It’s midday, there’s glorious sunshine, and I’m in the middle of a field somewhere in Derbyshire. What more could I ask for? A German thrash metal outfit, fronted by a lady known to be a growler? Go on then.
Holy Moses have been around forever, well for 30 years anyway. So, it’s a relief to know I am not the only one who has never heard of them. Around the press area I can’t find anybody who knows anything about the third band of the day (my first) on the Ronnie James Dio stage, apart from they have a female vocalist and this is their first UK festival appearance. Hearty headbanger Sabina Classen, with her death growl vocal is clearly an experienced performer – with a cheesey grin, surveying those who have turned out for Holy Moses today – she and her band motor through a set of tracks which include ‘Def Con II’, ‘Through Shattered Mind’, ‘Nothing For My Mum’ and ‘End Of Time’. It’s tight thrash/speed metal which gets your head nodding and Sabina is a fine rarity within the genre. “This is the best breakfast I’ve ever had” she tells us. That maybe the case, and I’m pretty sure there was a time when Holy Moses were a revelation, but perhaps not so much at Bloodstock in 2010.
From one German lady who I know nothing about, to the next – the first lady of metal, the ageless beauty that is Doro Pesch. As Doro hits the stage, I’m standing in the photo-pit totally awestruck, transported back to Donington 1986, when myself and friends fought our way to the front to watch the Warlock set. As it happens, twenty-four years later – she launches straight into ‘Earthshaker Rock’ as she did back then. The blonde bombshell, dressed in leather, fist punching, horn thrusting, singing her heart out – marvellous. This turns out to be a pretty much a Warlock set with ‘I Rule The Ruins’ and the majestic ‘Burning The Witches’ given an outing. Sabina Classen from Holy Moses joins Doro for ‘Celebrate’ from her 2009 album ‘See No Evil’, and there’s a cover of Judas Priest’s ‘Breaking The Law’ with an acoustic first verse and chorus, which Doro dedicates to the memory of Ronnie James Dio. Completing the set with the sing-along ‘All We Are’ from Warlock’s final 1987 album ‘Triumph and Agony’, Doro gives Bloodstock somewhat an extended thank you and goodbye. In all, yes perhaps a little cheesey, but proving that Doro is not only the epitome of heavy metal, but that of hard-work, professionalism and grace.
Where metal meets folk music I have very little knowledge or interest, although where Korpiklaani are concerned it’s apparent the Finnish ‘Wilderness Clan’ do have a fanbase. This being a mostly drinking and dancing brigade, which I guess is exactly their target audience. Particularly after opening with a track entitled ‘Vodka’ and frontman Jonne Järvelä stating “Alcohol is good for you”. It appears that Korpiklaani are here for a song and a dance, and to simply perpetuate the novelty of being a drink-based novelty band. If that’s not the intention, then I’m not sure what is. Whilst a sizeable crowd are happy to dance away to this ridiculous nonsense, the fun factor they might have wears very thin, very quickly. Completing their set with ‘Happy Little Boozer’ and ‘Beer Beer’ – during which they throw cans of beer into the audience – I find I have had more than enough of Korpiklaani.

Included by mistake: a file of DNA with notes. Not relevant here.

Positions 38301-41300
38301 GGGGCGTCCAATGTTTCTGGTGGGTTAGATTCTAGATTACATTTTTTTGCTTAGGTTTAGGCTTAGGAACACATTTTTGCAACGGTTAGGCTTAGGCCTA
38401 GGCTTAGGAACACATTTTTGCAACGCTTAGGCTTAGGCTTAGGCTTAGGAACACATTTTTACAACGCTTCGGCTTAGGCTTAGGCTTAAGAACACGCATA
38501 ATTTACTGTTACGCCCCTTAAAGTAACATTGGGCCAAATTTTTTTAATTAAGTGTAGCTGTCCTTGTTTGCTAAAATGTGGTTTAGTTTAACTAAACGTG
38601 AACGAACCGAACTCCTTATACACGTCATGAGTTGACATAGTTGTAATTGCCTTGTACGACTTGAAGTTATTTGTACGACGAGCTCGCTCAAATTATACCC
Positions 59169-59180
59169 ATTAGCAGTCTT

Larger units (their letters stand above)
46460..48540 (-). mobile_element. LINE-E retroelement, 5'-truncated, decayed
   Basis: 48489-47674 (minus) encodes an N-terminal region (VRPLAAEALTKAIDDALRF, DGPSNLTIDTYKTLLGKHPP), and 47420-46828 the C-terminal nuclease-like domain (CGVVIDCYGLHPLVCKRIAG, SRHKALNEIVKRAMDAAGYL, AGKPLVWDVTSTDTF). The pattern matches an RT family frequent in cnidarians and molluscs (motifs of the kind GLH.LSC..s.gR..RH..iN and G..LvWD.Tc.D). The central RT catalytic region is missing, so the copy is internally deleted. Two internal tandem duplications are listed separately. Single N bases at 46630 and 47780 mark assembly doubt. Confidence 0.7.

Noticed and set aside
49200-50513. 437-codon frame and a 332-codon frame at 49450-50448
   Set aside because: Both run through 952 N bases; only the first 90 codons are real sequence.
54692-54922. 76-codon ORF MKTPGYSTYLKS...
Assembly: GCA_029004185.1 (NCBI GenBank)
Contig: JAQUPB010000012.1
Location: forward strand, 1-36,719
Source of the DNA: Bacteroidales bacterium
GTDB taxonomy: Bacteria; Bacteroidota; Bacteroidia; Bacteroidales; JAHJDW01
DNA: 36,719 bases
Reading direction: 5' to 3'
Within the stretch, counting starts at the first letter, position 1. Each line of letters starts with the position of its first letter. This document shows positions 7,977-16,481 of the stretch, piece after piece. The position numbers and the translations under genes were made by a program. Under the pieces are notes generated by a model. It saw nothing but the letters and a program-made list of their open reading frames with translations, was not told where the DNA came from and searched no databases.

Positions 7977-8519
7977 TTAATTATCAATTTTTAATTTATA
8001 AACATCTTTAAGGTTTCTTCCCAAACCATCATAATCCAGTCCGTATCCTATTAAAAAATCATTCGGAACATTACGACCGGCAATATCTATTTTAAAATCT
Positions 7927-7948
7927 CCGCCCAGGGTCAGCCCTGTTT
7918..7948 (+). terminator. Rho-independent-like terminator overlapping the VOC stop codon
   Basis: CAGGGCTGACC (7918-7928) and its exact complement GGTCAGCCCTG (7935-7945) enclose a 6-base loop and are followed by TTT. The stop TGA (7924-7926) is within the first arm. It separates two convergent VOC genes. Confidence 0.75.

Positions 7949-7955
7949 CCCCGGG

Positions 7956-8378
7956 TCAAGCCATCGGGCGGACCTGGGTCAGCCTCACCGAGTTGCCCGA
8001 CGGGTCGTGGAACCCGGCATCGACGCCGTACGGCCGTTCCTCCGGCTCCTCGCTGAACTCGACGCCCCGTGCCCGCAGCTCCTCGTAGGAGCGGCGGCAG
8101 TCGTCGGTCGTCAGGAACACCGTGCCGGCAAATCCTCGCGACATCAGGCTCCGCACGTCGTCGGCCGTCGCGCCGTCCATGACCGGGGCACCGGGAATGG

And then comes some real fun and nonsense, in the shape of satirical US metallers GWAR, for whom the stage is set with plenty of plastic sheeting and giant bin-liners. If that’s not warning enough to those of us lined up in the photo-pit, then comes the following sign: “If you shoot GWAR it is at your own risk!!! It is your responsibility to protect your gear from blood, spunk and nuclear waste, which will damage your equipment. Look out for decapitations and dismemberments!!!” GWAR hit the stage with a decapitation of a tall character who proceeds to squirt the front rows throughout the first track ‘Metal Metal Land’. From here it’s comic book madness all the way, with a nazi pope, a masturbating Hitler ejaculating gunk over the crowd, and a cannon soaking them to the bone. It’s very much a visual feast, very entertaining and a lot of fun. In amongst the GWAR theatre of blood and gore there are some songs, such as ‘Ham On The Bone’, ‘Saddam A Go-Go’, ‘Let Us Slay’ and ‘Maggots’. There’s some nice riffage here and there, but great songs they are not. But hey, it’s not the music that have made GWAR a succes for 25 years. Finishing with ‘Sick Of You’, I watch a couple of hundred front-rowers walk away, their faces covered in red and green gunk, with bright white smiles beaming from within, and that is what GWAR are all about.
After GWAR and the mass exodus from the Ronnie James Dio stage – presumably giving many time to wash the mess off – it’s questionable if anybody will be around for French enviro-metallers Gojira. But with show time approaching, the masses return for what turns out to be a highlight of the festival. I’d heard nothing of Gojira to date but will definitely be checking them out further to today’s performance. Technical mastery abound, tracks such as ‘The Heaviest Matter Of The Universe’ and ‘Flying Whales’ are a mix of brutality and complexity. I’m not sure exactly what the genre is here, something along the lines of technical/death/progressive/groove metal, but I like it.